Tonight, check out Shine Tu's Patent Examiners and Litigation Outcomes. Here is the abstract of the article:
"Conventional wisdom argues that unnecessary litigation of low quality patents hinders innovation, and that the PTO could play a role with its high grant rates. Accordingly, it is important to answer these questions: (1) which patent examiners are issuing litigated patents, (2) are examiners who are “rubber stamping” patents issuing litigated patents at a disproportionately higher rate, and (3) are examiners with less experience issuing more litigated patents? In sum, do patent examiners who issue litigated patents have common characteristics? Intuition would argue that those examiners who issue the most patents (approximately one patent every three business days) would exhibit a higher litigation rate. Surprisingly, this study suggests that this is wrong.
This study uses two new patent databases that code for nearly 1.7 million patents and approximately 12,000 patents that were litigated between 2010 and 2011. This study determined that (1) litigated patents mainly come from primary examiners (those examiners with more experience), and (2) primary examiners with between three to five years of experience and who grant between forty-five and sixty patents per year are contributing to the litigated patent pool at a higher rate than expected. Interestingly, the highest volume primary examiners (examiners who on average grant more than eighty patents per and have more than eight years of experience) do better than expected."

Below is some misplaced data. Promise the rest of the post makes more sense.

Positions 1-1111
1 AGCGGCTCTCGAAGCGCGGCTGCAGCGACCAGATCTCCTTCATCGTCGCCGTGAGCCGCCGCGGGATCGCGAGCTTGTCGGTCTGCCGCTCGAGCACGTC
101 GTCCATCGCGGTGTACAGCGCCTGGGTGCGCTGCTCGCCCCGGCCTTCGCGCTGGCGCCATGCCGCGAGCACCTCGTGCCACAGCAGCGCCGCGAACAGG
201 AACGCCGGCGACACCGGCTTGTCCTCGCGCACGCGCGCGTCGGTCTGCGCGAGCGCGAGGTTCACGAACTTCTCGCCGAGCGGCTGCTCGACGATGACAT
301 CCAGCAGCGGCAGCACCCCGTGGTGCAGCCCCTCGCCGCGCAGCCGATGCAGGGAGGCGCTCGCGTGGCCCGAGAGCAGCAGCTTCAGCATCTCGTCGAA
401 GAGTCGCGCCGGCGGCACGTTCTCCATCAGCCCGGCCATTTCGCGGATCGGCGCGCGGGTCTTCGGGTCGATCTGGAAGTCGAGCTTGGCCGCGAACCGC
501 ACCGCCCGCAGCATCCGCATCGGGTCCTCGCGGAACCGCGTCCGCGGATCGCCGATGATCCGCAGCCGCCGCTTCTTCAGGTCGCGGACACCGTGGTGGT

The study matches my observations. Less experienced examiners tend to have lower production and/or require amendments that unduly narrow applications. Higher volume primary examiners (e.g., having eight years of experience) tend to have a better understanding of patent law and their technology which increases the chance the issued patent will be worthy of litigation.
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